How to find child care services in your area
Looking for child care can be challenging, but you can find support with our Early Care and Education Institute (EC&EI). As a member of the New York City Child Care Resource and Referral Consortium (NYC CCR&R), we guide families through the process of finding a child care program that meets your family’s needs.
Call us at (212) 206-1090. Our referral specialist:
1. Explains the different types of child care options you have based on your child’s age and what you want from the child care program you choose
2. Searches for child care programs in locations convenient for you within New York City’s five boroughs
3. Sends you a list of customized information on child care program options for your family based on your phone consultation
What to look for when you enroll your child in child care
Every child and family has different needs regarding the type of care that works for them. We encourage you to schedule visits with prospective child care programs during the day when you can observe them in action and see if they meet your needs.
Consider the following before enrolling:
1. The number of staff and children in a program;
2. Daily routines and activities;
3. Consider the cost, location and hours of operation;
4. Experiences of other parents and their children.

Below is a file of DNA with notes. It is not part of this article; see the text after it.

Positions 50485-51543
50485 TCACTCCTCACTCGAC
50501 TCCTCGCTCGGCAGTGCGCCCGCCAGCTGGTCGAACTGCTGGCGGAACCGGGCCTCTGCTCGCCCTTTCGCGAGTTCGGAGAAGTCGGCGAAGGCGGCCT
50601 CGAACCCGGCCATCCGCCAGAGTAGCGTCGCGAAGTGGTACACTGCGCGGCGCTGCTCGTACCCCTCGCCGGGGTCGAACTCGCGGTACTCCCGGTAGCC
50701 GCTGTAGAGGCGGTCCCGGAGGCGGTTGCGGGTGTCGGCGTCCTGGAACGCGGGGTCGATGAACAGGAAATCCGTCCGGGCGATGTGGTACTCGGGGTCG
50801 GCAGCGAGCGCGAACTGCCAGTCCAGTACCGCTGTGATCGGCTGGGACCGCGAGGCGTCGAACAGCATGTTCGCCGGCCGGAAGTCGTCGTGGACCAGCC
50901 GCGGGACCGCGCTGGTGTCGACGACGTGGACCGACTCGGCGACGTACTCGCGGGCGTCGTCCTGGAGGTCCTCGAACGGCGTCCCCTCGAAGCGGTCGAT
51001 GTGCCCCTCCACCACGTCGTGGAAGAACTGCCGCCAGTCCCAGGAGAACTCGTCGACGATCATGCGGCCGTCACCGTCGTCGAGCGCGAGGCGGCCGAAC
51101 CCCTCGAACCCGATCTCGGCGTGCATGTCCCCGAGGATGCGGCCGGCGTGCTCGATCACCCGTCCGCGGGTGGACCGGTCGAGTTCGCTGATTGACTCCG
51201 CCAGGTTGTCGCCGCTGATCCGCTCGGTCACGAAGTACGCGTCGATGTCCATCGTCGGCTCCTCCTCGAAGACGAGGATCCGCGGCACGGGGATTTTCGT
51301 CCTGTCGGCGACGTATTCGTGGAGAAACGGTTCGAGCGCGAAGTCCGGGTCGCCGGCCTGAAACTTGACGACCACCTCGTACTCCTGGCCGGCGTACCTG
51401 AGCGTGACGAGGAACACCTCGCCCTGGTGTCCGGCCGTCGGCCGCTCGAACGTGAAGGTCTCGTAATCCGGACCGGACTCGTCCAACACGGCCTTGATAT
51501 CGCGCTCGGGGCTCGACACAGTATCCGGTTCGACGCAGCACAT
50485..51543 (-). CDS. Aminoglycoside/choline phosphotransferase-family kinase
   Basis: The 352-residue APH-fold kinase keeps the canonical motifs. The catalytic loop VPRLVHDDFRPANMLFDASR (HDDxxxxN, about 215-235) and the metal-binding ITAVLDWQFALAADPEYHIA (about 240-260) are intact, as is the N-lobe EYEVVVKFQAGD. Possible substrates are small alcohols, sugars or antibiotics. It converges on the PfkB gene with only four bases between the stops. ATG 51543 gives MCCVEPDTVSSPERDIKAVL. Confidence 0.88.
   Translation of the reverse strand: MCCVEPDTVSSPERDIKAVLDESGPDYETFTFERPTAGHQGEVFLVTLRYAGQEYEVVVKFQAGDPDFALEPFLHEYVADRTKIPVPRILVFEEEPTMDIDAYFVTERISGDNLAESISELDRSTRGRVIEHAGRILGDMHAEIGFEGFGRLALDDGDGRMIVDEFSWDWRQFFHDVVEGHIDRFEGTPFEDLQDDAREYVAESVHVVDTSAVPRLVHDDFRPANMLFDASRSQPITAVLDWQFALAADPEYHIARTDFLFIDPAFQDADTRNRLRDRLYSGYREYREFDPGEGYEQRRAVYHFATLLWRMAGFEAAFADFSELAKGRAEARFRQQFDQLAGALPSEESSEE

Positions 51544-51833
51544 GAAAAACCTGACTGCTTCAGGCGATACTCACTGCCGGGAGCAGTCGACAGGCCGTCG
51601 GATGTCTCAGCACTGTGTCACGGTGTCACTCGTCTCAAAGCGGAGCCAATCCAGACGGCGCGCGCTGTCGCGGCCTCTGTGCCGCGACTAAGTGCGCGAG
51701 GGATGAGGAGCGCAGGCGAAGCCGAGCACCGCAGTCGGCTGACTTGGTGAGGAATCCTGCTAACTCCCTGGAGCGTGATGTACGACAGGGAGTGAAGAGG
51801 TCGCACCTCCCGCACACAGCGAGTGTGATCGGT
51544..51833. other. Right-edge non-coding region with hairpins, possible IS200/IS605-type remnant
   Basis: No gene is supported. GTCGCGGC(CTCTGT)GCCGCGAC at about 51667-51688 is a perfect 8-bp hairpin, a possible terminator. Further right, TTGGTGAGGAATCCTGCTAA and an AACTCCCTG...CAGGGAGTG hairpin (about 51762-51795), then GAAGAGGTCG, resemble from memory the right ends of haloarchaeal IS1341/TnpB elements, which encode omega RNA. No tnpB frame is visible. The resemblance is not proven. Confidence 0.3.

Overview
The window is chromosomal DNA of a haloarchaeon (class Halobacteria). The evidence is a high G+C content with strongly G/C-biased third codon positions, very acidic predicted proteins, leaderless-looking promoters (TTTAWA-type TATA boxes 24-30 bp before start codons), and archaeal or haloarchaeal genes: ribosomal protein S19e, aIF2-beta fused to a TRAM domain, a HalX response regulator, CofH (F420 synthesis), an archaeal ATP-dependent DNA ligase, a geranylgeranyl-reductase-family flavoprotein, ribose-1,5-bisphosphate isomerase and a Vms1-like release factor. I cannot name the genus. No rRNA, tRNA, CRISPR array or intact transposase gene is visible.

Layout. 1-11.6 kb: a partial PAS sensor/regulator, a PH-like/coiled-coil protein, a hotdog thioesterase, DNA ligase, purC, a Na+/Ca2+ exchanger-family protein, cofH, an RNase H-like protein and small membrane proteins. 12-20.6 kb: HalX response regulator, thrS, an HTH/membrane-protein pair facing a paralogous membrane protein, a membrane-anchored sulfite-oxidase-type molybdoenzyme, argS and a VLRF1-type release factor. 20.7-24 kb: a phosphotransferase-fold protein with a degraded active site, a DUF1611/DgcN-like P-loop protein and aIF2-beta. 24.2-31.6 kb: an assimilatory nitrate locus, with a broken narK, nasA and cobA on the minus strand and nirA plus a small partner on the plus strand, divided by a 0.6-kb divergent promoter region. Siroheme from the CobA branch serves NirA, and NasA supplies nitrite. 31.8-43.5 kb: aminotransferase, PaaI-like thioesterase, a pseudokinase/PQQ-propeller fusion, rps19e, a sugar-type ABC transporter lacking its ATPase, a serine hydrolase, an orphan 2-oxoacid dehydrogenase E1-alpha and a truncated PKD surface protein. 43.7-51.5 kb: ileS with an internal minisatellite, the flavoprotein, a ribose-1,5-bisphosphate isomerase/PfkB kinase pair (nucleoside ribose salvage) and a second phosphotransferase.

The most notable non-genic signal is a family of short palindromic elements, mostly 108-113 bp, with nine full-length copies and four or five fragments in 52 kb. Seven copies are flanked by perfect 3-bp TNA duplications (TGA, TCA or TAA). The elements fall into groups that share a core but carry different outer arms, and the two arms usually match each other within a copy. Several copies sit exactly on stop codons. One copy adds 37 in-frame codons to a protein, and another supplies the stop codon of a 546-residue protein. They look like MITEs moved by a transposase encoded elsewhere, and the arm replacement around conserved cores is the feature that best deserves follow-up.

What to do if your child needs additional support.
If your child needs additional support, make sure you discuss your concerns and the support needed with the child care program staff. Help the staff members understand what that support means to you and your child. Visit their program and understand if you believe that support can be offered based on the space, number of staff members, and number of children in the program and their ages.
Parents can also receive support and information from the New York State Early Intervention Program, which provides therapeutic and support services to children under 3 years of age who have a confirmed disability or established developmental delay, as defined by the State. You can find the “Early Intervention Program: A Parent’s Guide” linked here.
How to find a summer camp for your child.
Consider the following questions:
1. What do you want your child to gain from a camp experience?
2. What does your child want out of his or her camp experience?
3. Is your child ready for day camp?
4. Is your child ready for sleep away camp?
Call our referral specialist to help you find a camp that meets your needs at (212) 206-1090. A list of summer camps within New York City can be sent to help you with the selection process.
Frequently Asked Questions
[faq question=’I am looking for child care. What are my options?’]
The better you understand you and your child’s needs, and what type of care is both available and affordable, the more equipped and confident you will become in your decision-making process. Listed below is a description of your child care options.
Family Child Care
- Care in someone’s home
- Can be care for up to six children ages 6 weeks to 12 years
- No more than 2 children under age 2 per provider
- Registered with the NYS Office of Children & Family Services (OCFS) through the NYC Department Of Health and Mental Hygiene (DOHMH)